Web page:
IM2_PROLOGUE_VFX_12In December, I love to take stock of where I stand, personally and professionally. It gives me a chance to take a critical look at how I’ve served my clients and whether I’m growing. I want to be better, as a business owner, a person, and a professional. These improvements also include social media.

There’s been good social and bad, just like every other year. However, I hope that in 2015 we see social media improve. Here’s five ways to do that:

1. Be smarter with your posting– Far too often this year, we’ve seen mistakes by brands and individuals. There are more “gotcha moments” (see Franco, James) and hitting the send button before a post is really looked at closely (see U.S. Airways). Don’t rush to update your Facebook page or that Instagram photo because you want to be funny or beat another brand to the punch. Think your posts through. You’ll be better off in the long run.

2. Don’t cross-post from Facebook to Twitter- Or vice versa, for that matter. No matter how many times myself or one of my colleagues says that Facebook and Twitter are different social channels, there’s always a brand that decides they are too lazy to come up with separate posts. Cross posting from Twitter to Facebook shows you don’t really care about your audience, your message, or, frankly, your brand. People notice and they’ll eventually stop listening.
3. Don’t be so “salesy”- By now, you’ve probably seen that Facebook is going to get tough on businesses, big and small, that have posts that are heavy with sales speak. While some businesses are worried, they shouldn’t be. A smart business strategy on Facebook should involve posts that speak to fans, not sell to them. If you follow a brand on Facebook or Twitter, you probably like the product. Brands need to remember this and speak to customers as people, not numbers. And that leads me to…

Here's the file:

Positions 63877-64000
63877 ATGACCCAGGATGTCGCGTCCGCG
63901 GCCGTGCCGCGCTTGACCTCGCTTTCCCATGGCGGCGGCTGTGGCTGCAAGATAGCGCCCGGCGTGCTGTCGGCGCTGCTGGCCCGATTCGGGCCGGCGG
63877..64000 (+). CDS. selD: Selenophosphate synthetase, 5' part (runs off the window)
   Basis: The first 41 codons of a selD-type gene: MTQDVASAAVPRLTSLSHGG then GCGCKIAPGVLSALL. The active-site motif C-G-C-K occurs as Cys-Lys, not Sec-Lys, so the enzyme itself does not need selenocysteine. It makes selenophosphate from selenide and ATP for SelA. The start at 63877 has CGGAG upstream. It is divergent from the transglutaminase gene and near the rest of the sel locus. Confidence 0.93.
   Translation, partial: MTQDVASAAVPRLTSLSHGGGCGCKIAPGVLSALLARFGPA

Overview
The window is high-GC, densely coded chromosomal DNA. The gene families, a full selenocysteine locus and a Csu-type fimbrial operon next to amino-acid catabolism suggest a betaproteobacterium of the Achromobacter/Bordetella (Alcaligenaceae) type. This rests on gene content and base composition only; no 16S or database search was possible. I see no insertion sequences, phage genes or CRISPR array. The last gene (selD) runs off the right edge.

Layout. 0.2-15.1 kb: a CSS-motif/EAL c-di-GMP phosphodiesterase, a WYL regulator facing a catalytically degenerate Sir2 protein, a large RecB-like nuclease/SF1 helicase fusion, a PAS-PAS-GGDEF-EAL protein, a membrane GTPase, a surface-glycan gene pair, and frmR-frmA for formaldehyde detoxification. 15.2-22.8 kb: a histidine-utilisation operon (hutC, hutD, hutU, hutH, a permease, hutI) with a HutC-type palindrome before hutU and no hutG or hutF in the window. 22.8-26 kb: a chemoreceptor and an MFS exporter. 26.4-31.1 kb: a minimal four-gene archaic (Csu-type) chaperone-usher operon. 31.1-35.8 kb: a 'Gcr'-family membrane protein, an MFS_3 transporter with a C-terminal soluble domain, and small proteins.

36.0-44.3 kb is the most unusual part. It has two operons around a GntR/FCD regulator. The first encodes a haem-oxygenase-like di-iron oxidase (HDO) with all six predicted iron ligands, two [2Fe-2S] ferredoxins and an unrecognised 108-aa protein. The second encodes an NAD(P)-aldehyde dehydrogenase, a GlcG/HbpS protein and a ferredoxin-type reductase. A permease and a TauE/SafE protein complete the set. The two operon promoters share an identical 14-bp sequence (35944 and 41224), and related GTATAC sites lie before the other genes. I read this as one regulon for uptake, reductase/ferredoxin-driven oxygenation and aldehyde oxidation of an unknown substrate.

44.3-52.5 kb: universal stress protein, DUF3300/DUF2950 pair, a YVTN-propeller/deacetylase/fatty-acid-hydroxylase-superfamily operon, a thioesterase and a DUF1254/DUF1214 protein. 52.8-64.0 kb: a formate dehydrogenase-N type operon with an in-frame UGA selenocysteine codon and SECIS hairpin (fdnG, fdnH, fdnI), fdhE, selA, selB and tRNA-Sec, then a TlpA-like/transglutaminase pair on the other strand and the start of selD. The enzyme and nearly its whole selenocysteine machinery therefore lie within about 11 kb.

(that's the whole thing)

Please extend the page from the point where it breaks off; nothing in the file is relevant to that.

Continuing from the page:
4. Take the time to understand your audience, customers- This should really be a no-brainer, but, sadly, it isn’t. There are still plenty of brands that would rather treat their followers and fans as numbers, instead of as an important part of their business. Social media isn’t just a platform to get your messages out, it’s also a chance to connect with your audience and make them more of a champion for you. Don’t look at followers as numbers. View every one as a prospect!
5. Plan ahead- Remember the old saying, “Failing to plan is planning to fail.” This is absolutely true when it comes to social. A social media posting plan is something that you need to have. No questions asked. Now, when I say plan ahead, it doesn’t mean that if you schedule posts, you are in the clear. If you are a social media manager, it’s important that you keep your eyes and ears on the news and what is going on around you. Scheduled posts can come back and bite you if they don’t fit the tone of the day. The bottom line? Have a posting plan, but be ready to change at a moment’s notice.